I initially became interested in personal workflow methods and tools when I started at Microsoft in 2006. Microsoft differed from my previous roles in that projects generally required coordination across multiple teams - meaning that there were lots of tasks to manage. Additionally, the corporate culture made heavy use of emails and meetings - meaning that tasks could originate from a variety of sources at almost any time. Without some kind of structure, working at Microsoft could very easily become purely reactionary. And as you may have experienced in your own work, reactionary work may keep you busy, but it doesn’t make you very effective. Most importantly, this kind of work doesn’t feel very satisfying.
12 Mar 2017
02 Mar 2017
I’ve been completely unfocused this week waiting to hear the outcome of a meeting that I knew was planned for Tuesday. The meeting was of the admissions committee for MIT’s Sloan School of Management. In the fall, I began work on applying to the executive MBA program - and this process took me through writing 4 essays, securing 3 letters of recommendation, and even dusting off (translation: rewriting) my resume. In January, I advanced to the in-person interview stage of the process - it looked like this thing could really happen. However, everything came down to Tuesday’s meeting and I had not heard the outcome until this morning.
05 Feb 2017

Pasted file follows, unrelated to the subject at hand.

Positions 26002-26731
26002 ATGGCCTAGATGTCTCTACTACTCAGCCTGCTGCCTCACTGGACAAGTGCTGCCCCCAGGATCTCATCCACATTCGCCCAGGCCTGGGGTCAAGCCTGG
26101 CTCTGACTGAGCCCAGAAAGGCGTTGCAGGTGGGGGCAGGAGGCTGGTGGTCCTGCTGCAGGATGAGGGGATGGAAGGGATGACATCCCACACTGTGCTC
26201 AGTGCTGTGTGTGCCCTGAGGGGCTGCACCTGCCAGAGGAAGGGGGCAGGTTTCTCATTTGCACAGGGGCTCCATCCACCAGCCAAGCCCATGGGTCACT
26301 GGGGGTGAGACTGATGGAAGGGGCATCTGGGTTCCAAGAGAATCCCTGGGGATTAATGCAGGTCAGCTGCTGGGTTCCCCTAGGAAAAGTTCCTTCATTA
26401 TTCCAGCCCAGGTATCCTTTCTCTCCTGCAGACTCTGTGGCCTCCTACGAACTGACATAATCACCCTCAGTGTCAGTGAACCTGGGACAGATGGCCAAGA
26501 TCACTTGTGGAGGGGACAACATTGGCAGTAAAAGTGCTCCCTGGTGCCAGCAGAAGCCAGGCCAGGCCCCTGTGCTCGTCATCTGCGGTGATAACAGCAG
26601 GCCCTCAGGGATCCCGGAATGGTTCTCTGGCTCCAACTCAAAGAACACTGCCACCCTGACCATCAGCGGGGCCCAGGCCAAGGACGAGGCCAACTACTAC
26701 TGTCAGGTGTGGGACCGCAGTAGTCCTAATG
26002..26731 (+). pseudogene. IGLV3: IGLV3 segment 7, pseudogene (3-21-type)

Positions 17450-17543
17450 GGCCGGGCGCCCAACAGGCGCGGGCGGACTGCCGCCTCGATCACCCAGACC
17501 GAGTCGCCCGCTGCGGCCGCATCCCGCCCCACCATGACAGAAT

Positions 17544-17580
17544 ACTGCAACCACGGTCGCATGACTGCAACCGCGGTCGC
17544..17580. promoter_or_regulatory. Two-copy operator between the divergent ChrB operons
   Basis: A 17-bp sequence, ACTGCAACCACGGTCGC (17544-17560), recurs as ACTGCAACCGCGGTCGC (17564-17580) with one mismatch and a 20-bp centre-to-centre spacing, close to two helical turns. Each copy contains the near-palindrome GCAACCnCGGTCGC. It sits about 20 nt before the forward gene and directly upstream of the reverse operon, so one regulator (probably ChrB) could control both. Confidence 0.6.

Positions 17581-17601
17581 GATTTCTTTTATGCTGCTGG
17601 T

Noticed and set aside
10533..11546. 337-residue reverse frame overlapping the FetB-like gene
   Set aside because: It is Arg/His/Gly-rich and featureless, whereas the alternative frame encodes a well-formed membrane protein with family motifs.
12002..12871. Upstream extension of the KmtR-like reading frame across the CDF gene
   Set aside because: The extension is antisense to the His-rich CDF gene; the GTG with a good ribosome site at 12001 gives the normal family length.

In 2015-2016, there was a fair amount of discussion in the industry about the rise of polyglot development. The idea was simple enough: rather than standardizing on a set of programming languages and tools, development organizations would choose the right tool for the right job. Successful developer in this brave new world needed then to learn a host of new tools, from languages and frameworks like NodeJS, Golang, Elixir, and Rust to infrastructure automation tools like Docker, Mesos, Terraform and beyond.
12 Jan 2017
Let me open this post by wishing all [ten] of you who read this blog a very happy new year! I wish for you all a 2017 full of accomplishment and growth - and I hope that some of my ramblings here are able to play a small part in that.
02 Dec 2016
Over the last few weeks, I’ve been working on a side project to generate a documentation Web site using Metalsmith for any linked data vocabulary. Today I published the repository to GitHub and the package to NPM. There are already a lot of improvements that I plan to make as I evolve the project, but I’m excited to get this first version out there and look forward to getting your feedback.